4 . Follow the reserve study , but be prepared to move forward ahead of schedule . It is not uncommon to begin to see failures of components one-to-five years prior to a scheduled replacement . If a roof , for example , is scheduled for replacement in five years but weather conditions have caused early failure resulting in water infiltration and unit damage , the roof should be replaced sooner to avoid more costly expenses including insurance losses and self-insured deductibles .
5 . Remember that the insurance program is not a maintenance contract . Insurance is intended to respond to losses of a direct , physical nature that are sudden and accidental . Losses from ongoing leaks and failure to maintain may not be covered or may garner only limited coverage .
6 . Consider group purchases of inunit components when relying on owners to do regular replacements and repairs can result in certain loss . High-rise associations that are seeing a spate of condensate line leaks or water heater bursts , for example , would do well to consider group service agreements where all the condensate lines are cleaned prior to air conditioning season . Group water heater replacements , too , can yield a cost savings while avoiding costly water heater failures . While this may seem like an enormous effort , it ’ s far easier than managing a loss and the inconvenience and expense that can impact many units and common areas .
7 . Work with your attorney when it comes to the Association ’ s right of entry . Many Boards are reluctant to enter units or believe they don ’ t have the power to make proactive repairs . Maryland law , for example , includes among the broadest right-of-entry laws in the country , and most bylaw language allows an Association to make repairs or compel owners to make repairs and replacements to avoid losses .
8 . Work with your insurance professional and don ’ t be afraid to ask questions about Property Coverage limit adequacy . Regardless of state-specific laws , obtaining a certified appraisal can be very helpful if you are unsure of your building ’ s replacement value . Ask questions about how the buildings are insured . Unless an association has limited coverage due to loss frequency and severity or some exposure that limits coverage , the vast majority of Property policies available are written on either a Replacement Cost basis ( coverage up to the policy limit absent depreciation ), an Extended Replacement Cost basis ( adds an additional 25 %, 50 %, or more of the coverage limit in the event additional coverage is needed ), or on a Guaranteed Replacement Cost basis ( which affords property coverage without limit or cap regardless of the limit used for rating purposes ). All options should be based on as close to 100 % of the blanket replacement limit as possible , and coverage ideally should be written on a blanket basis , which allows for the full limit of the policy to be applied to any given loss , as well as on an Agreed Amount basis , which waives any co-insurance .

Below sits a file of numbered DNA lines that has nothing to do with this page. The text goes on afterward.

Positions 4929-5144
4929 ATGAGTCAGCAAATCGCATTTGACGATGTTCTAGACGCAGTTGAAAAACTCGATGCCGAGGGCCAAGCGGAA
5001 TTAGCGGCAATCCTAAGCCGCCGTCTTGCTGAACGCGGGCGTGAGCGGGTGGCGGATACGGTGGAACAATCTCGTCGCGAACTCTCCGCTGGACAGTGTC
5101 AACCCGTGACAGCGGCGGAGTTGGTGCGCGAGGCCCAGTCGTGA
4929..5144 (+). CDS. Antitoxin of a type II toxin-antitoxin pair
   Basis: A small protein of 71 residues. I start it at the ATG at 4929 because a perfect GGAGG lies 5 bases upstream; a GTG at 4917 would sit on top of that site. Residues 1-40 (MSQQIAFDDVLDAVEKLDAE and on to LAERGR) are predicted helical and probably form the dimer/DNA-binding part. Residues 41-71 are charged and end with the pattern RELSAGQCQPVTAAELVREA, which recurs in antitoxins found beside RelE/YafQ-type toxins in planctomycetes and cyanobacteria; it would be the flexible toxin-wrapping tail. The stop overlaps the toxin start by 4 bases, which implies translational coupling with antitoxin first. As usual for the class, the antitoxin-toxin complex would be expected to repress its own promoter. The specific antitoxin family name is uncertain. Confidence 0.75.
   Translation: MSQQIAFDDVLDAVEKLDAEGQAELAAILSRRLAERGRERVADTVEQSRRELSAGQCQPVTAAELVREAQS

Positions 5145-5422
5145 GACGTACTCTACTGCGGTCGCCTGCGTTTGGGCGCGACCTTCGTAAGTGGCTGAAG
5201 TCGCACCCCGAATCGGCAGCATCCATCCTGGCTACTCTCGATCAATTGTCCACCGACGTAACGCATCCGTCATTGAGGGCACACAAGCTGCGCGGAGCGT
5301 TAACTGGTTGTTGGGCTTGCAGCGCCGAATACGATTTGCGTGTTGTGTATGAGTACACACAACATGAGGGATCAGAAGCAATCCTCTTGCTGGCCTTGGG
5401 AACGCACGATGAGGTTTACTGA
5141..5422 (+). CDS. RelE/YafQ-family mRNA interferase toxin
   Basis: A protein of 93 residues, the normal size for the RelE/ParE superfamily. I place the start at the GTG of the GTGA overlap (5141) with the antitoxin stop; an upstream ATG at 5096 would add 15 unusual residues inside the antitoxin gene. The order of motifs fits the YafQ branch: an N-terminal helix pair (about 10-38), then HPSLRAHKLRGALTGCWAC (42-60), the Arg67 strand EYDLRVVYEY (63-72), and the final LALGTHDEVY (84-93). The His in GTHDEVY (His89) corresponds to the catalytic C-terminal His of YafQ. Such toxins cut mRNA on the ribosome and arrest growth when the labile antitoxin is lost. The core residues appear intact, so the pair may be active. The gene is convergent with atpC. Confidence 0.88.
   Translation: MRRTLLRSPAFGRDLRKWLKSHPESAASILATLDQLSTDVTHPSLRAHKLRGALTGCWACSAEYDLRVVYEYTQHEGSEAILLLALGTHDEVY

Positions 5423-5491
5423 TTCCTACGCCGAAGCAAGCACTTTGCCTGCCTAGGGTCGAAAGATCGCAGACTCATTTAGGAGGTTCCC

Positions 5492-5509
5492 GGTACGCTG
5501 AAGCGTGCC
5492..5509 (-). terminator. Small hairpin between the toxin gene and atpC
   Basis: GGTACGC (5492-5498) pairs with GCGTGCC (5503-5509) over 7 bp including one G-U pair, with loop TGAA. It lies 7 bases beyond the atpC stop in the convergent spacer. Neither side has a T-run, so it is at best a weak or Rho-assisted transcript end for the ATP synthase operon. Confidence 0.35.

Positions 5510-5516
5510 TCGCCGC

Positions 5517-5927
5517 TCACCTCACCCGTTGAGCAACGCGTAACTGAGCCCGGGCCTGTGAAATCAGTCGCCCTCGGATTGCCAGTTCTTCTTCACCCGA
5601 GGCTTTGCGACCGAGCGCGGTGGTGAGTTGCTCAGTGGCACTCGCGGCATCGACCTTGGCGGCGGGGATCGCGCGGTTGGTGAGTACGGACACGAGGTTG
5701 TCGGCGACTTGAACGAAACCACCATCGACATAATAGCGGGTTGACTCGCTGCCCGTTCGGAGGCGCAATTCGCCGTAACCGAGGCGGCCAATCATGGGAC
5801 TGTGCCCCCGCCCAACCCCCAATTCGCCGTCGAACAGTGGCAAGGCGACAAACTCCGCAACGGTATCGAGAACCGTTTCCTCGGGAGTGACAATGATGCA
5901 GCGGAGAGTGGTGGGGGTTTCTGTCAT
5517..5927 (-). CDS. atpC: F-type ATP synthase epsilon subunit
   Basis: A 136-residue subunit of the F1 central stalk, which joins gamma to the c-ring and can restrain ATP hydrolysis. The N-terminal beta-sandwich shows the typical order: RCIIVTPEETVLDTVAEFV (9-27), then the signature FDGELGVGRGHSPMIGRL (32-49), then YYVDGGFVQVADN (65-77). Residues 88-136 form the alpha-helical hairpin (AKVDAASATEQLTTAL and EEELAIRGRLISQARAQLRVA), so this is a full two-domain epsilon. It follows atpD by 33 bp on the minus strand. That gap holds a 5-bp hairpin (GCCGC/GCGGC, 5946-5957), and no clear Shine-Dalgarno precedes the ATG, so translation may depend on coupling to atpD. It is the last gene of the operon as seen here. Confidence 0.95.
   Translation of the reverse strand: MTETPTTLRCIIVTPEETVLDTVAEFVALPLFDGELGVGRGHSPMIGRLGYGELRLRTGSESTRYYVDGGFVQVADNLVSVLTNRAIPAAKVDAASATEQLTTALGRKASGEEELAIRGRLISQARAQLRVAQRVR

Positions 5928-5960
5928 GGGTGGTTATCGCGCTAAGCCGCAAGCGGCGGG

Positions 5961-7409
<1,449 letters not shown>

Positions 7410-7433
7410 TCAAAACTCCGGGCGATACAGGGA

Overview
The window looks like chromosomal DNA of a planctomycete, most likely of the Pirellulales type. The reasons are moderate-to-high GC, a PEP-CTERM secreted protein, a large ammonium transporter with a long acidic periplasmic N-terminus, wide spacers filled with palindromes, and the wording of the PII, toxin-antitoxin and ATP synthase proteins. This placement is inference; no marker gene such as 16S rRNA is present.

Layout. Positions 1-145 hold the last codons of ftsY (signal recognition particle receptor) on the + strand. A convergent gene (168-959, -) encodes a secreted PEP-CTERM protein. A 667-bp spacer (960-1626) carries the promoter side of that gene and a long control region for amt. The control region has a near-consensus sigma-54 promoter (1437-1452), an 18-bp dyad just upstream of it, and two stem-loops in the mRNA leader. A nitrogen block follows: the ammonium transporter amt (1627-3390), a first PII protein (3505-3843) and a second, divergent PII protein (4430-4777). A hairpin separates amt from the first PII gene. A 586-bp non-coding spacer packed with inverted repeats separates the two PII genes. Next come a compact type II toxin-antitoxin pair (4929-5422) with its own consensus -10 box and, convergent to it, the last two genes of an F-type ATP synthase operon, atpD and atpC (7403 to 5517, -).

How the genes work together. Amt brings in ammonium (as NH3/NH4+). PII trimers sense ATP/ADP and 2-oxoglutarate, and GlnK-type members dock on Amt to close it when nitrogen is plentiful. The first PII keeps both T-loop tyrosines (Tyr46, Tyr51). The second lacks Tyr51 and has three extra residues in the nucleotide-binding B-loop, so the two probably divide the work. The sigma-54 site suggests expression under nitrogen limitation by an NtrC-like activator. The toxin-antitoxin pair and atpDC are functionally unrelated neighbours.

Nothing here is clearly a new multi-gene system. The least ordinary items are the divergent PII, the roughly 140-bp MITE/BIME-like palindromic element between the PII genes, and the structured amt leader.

9 . Resist objecting to your agent ’ s or your carrier ’ s application of a building value increase . Costs of building supplies and services are on the rise , and valuation
increases should be expected . Smaller valuation increases at annual renewals can help to avoid larger increases that can impact premiums and budgets . Your agent can discuss with you why a valuation increase is being applied .
10 . Create an environment of inclusion and then work together . Too often in community associations , resistance , lack of trust , misunderstandings , and personal agendas prevent otherwise lovely communities from succeeding and moving forward , which can result in resignations of experienced but frustrated volunteer board members and low interest in volunteering among the rest of the community . Communicate to owners and volunteers alike that the association ’ s goal is to remain healthy and vibrant for many years to come . In making and fulfilling those goals , members ’ investments are protected . But as Benjamin Franklin was so keenly aware , failing to plan is planning to fail . +
BY : ROBIN MANOUGIAN , CIRMS VICE PRESIDENT JOHN MANOUGIAN INSURANCE AGENCY , A DIVISION OF JGS INSURANCE
Robin Manougian is Vice President of John Manougian Insurance Agency , A Division of JGS Insurance , in Silver Spring , Maryland , and is a 13-year member of the Community Associations Institute ’ s Maryland Legislative Action Committee .